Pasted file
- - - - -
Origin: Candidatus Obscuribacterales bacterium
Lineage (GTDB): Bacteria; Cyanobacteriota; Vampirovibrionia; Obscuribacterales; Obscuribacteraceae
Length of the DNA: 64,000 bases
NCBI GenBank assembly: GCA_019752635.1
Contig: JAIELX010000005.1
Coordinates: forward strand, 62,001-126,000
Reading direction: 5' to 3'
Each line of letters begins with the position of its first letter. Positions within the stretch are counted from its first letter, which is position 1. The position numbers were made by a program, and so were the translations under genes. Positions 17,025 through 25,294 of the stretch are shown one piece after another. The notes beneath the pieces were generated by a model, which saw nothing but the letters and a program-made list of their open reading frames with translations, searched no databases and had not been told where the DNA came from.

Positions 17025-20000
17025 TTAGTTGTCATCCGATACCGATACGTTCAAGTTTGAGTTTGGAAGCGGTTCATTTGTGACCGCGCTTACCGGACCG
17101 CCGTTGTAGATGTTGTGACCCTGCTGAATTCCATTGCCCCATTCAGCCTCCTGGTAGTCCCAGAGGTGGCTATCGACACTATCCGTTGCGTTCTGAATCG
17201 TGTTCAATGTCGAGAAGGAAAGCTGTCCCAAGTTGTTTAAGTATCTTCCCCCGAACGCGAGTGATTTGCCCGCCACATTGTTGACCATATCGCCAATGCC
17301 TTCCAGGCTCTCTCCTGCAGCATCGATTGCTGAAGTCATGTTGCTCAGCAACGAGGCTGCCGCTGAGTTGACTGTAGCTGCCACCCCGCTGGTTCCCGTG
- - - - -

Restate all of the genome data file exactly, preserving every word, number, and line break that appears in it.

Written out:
Origin: Candidatus Obscuribacterales bacterium
Lineage (GTDB): Bacteria; Cyanobacteriota; Vampirovibrionia; Obscuribacterales; Obscuribacteraceae
Length of the DNA: 64,000 bases
NCBI GenBank assembly: GCA_019752635.1
Contig: JAIELX010000005.1
Coordinates: forward strand, 62,001-126,000
Reading direction: 5' to 3'
Each line of letters begins with the position of its first letter. Positions within the stretch are counted from its first letter, which is position 1. The position numbers were made by a program, and so were the translations under genes. Positions 17,025 through 25,294 of the stretch are shown one piece after another. The notes beneath the pieces were generated by a model, which saw nothing but the letters and a program-made list of their open reading frames with translations, searched no databases and had not been told where the DNA came from.

Positions 17025-20000
17025 TTAGTTGTCATCCGATACCGATACGTTCAAGTTTGAGTTTGGAAGCGGTTCATTTGTGACCGCGCTTACCGGACCG
17101 CCGTTGTAGATGTTGTGACCCTGCTGAATTCCATTGCCCCATTCAGCCTCCTGGTAGTCCCAGAGGTGGCTATCGACACTATCCGTTGCGTTCTGAATCG
17201 TGTTCAATGTCGAGAAGGAAAGCTGTCCCAAGTTGTTTAAGTATCTTCCCCCGAACGCGAGTGATTTGCCCGCCACATTGTTGACCATATCGCCAATGCC
17301 TTCCAGGCTCTCTCCTGCAGCATCGATTGCTGAAGTCATGTTGCTCAGCAACGAGGCTGCCGCTGAGTTGACTGTAGCTGCCACCCCGCTGGTTCCCGTG